A developmental drug to treat Parkinson’s disease has shown promise in slowing symptoms of motor deterioration in people with advanced forms of the condition, according to a study published in Nature Medicine.

Prasinezumab is a monoclonal antibody which has been shown to beneficially affect clusters of misfolded alpha-synuclein protein in the brain. Accumulation of this protein has been indicated in debilitated motor coordination in those with Parkinson’s.

Results from an exploratory analysis of phase II study data have shown both high- and low-doses of prasinezumab can significantly reduce the rate at which motor symptoms worsened over the year-long study period, in those with advanced forms of the condition.

In contrast, the drug showed no meaningful impact in those with early-stage Parkinson’s.

This could be because people with more progressed Parkinson’s have larger amounts of misfolded alpha-synuclein in their brains, so would potentially benefit more from a drug that reduces the protein’s accumulation.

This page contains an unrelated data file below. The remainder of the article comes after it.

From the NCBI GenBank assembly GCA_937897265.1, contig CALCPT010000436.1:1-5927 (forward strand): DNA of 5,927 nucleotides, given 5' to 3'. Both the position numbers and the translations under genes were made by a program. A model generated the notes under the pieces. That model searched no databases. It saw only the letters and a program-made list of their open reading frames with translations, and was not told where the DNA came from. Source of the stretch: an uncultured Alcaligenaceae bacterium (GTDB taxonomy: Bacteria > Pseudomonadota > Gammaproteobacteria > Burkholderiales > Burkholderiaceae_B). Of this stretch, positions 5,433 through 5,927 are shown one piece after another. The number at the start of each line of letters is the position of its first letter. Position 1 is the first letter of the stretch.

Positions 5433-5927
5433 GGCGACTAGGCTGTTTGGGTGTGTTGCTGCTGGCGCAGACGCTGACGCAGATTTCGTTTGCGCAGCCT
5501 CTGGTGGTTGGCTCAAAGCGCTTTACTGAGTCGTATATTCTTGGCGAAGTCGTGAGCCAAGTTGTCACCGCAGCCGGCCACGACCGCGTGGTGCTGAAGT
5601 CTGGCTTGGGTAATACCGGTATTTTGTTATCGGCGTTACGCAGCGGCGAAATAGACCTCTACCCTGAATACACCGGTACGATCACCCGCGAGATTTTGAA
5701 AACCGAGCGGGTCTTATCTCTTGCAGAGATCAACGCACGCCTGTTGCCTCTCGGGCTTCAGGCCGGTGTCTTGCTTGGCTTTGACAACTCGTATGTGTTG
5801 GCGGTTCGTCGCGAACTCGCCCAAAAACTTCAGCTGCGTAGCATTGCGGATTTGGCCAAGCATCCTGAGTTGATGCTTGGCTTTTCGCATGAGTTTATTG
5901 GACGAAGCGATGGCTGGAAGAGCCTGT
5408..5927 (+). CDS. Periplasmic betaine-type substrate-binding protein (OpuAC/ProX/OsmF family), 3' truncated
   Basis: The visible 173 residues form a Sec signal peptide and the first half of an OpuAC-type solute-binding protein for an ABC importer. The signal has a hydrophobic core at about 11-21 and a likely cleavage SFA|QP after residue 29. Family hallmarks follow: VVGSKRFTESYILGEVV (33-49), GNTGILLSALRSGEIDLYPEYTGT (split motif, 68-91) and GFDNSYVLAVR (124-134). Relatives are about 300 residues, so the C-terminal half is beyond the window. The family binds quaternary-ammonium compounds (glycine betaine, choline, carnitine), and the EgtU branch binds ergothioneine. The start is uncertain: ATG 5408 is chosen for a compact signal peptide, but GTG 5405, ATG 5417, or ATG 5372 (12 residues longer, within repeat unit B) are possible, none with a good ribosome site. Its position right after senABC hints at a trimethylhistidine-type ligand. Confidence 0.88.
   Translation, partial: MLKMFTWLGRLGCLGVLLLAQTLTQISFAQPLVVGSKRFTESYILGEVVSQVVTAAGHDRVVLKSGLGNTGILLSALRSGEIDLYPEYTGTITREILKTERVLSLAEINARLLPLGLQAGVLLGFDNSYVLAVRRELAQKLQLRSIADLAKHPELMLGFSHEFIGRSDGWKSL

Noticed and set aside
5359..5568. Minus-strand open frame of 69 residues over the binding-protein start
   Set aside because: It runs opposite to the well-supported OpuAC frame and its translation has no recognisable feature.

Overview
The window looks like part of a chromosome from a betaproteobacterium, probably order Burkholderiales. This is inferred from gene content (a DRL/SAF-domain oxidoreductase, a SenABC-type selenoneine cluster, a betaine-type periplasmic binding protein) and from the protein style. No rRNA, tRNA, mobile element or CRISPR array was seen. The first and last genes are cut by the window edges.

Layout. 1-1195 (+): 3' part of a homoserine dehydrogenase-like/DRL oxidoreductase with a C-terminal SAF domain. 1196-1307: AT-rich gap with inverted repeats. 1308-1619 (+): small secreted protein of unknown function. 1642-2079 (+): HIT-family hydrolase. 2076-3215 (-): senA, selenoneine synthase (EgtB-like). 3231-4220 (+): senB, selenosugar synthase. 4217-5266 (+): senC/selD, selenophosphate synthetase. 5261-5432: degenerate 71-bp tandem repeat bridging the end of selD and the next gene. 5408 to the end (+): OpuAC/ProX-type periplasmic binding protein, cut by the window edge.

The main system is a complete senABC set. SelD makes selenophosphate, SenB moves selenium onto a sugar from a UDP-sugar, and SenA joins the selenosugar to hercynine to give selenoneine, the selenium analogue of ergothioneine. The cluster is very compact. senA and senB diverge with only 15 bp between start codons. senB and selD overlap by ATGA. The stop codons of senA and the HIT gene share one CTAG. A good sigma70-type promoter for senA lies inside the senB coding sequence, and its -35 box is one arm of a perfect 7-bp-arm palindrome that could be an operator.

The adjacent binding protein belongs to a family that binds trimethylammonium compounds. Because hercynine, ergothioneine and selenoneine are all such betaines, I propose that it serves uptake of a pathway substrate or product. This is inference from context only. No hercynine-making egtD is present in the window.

“The results imply that in a faster-progressing population, where the degree of worsening over time is greater, there is an increased likelihood of a potential treatment effect,” said study lead Gennaro Pagano from Roche, the company that developed the drug.

The team were unable to confirm that the drug is disease-modifying since, due to the lack of a biomarker in the trial, it is unclear whether the drug actually clears the proteins from the brain.

However, Pagano says the results have highlighted the need for further research into whether prasinezumab is effective in people with milder Parkinson’s disease when taken over a longer period.


Further reading

Nature Medicine: Prasinezumab slows motor progression in rapidly progressing early-stage Parkinson’s disease